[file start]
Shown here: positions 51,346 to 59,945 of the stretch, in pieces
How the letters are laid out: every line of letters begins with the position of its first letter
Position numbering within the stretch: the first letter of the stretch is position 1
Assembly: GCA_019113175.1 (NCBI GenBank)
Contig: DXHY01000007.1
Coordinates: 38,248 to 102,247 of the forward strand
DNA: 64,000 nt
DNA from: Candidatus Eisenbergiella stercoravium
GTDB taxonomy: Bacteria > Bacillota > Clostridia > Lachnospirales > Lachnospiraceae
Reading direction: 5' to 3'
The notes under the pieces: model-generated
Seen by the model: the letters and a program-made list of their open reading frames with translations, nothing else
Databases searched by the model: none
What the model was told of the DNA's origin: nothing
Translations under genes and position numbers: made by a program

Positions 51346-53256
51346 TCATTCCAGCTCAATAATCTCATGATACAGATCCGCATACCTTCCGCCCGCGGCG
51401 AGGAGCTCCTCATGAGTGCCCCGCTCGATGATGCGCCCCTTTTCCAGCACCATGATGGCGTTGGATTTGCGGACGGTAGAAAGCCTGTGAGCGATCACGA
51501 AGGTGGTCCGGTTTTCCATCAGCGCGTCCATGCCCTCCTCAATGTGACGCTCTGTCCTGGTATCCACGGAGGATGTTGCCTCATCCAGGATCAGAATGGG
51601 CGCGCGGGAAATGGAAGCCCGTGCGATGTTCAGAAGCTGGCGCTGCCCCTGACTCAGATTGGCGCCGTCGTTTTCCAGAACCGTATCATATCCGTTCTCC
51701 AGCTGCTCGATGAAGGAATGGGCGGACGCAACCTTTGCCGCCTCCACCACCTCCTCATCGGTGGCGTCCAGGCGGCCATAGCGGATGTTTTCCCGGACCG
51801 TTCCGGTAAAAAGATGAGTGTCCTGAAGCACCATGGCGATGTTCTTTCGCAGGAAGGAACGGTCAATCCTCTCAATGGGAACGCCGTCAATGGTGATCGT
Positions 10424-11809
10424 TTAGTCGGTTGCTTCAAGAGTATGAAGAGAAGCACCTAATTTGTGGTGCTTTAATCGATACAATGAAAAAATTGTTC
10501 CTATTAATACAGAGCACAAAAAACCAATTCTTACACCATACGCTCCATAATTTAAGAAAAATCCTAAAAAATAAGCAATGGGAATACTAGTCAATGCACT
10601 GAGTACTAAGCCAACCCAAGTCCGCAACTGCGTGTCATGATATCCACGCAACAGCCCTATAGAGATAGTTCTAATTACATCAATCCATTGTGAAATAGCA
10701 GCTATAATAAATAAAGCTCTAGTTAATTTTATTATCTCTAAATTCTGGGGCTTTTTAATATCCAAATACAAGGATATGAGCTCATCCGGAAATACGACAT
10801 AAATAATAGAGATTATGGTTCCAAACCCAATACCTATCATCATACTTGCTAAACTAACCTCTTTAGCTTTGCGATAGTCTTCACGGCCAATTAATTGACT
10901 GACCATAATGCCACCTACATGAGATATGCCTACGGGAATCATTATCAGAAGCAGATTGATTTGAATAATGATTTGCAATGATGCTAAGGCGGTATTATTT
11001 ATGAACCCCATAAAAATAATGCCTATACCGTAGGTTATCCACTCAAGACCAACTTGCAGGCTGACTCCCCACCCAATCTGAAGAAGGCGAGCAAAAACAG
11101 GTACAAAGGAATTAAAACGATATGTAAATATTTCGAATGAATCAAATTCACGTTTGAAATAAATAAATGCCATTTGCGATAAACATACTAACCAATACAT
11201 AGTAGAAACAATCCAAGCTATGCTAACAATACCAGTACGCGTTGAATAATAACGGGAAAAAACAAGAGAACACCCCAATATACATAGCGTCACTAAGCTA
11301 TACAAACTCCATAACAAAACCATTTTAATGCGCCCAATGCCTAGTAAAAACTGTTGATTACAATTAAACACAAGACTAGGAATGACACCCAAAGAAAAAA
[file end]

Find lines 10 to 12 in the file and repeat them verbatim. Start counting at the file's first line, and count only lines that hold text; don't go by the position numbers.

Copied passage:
Reading direction: 5' to 3'
The notes under the pieces: model-generated
Seen by the model: the letters and a program-made list of their open reading frames with translations, nothing else